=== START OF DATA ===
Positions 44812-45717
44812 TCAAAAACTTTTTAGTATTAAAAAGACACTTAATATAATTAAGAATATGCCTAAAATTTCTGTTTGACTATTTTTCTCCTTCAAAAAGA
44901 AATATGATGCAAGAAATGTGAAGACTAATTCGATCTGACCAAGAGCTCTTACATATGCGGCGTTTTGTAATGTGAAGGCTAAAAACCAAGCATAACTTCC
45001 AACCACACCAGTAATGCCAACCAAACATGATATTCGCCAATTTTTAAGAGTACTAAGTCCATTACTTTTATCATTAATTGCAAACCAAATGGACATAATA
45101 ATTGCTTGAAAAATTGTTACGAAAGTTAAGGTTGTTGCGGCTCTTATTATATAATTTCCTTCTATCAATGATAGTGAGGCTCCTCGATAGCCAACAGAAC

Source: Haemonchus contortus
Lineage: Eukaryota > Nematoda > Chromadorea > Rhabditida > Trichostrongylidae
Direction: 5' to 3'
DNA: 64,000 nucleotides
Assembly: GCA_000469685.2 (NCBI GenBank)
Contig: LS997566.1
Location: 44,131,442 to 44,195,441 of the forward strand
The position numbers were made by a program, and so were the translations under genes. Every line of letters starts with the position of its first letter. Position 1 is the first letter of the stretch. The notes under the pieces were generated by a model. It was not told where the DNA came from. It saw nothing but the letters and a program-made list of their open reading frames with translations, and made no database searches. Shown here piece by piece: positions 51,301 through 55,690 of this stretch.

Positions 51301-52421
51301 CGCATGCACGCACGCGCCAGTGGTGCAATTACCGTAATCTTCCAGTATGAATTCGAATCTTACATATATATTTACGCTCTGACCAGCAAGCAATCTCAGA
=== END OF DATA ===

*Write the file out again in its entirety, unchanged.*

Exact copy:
Positions 44812-45717
44812 TCAAAAACTTTTTAGTATTAAAAAGACACTTAATATAATTAAGAATATGCCTAAAATTTCTGTTTGACTATTTTTCTCCTTCAAAAAGA
44901 AATATGATGCAAGAAATGTGAAGACTAATTCGATCTGACCAAGAGCTCTTACATATGCGGCGTTTTGTAATGTGAAGGCTAAAAACCAAGCATAACTTCC
45001 AACCACACCAGTAATGCCAACCAAACATGATATTCGCCAATTTTTAAGAGTACTAAGTCCATTACTTTTATCATTAATTGCAAACCAAATGGACATAATA
45101 ATTGCTTGAAAAATTGTTACGAAAGTTAAGGTTGTTGCGGCTCTTATTATATAATTTCCTTCTATCAATGATAGTGAGGCTCCTCGATAGCCAACAGAAC

Source: Haemonchus contortus
Lineage: Eukaryota > Nematoda > Chromadorea > Rhabditida > Trichostrongylidae
Direction: 5' to 3'
DNA: 64,000 nucleotides
Assembly: GCA_000469685.2 (NCBI GenBank)
Contig: LS997566.1
Location: 44,131,442 to 44,195,441 of the forward strand
The position numbers were made by a program, and so were the translations under genes. Every line of letters starts with the position of its first letter. Position 1 is the first letter of the stretch. The notes under the pieces were generated by a model. It was not told where the DNA came from. It saw nothing but the letters and a program-made list of their open reading frames with translations, and made no database searches. Shown here piece by piece: positions 51,301 through 55,690 of this stretch.

Positions 51301-52421
51301 CGCATGCACGCACGCGCCAGTGGTGCAATTACCGTAATCTTCCAGTATGAATTCGAATCTTACATATATATTTACGCTCTGACCAGCAAGCAATCTCAGA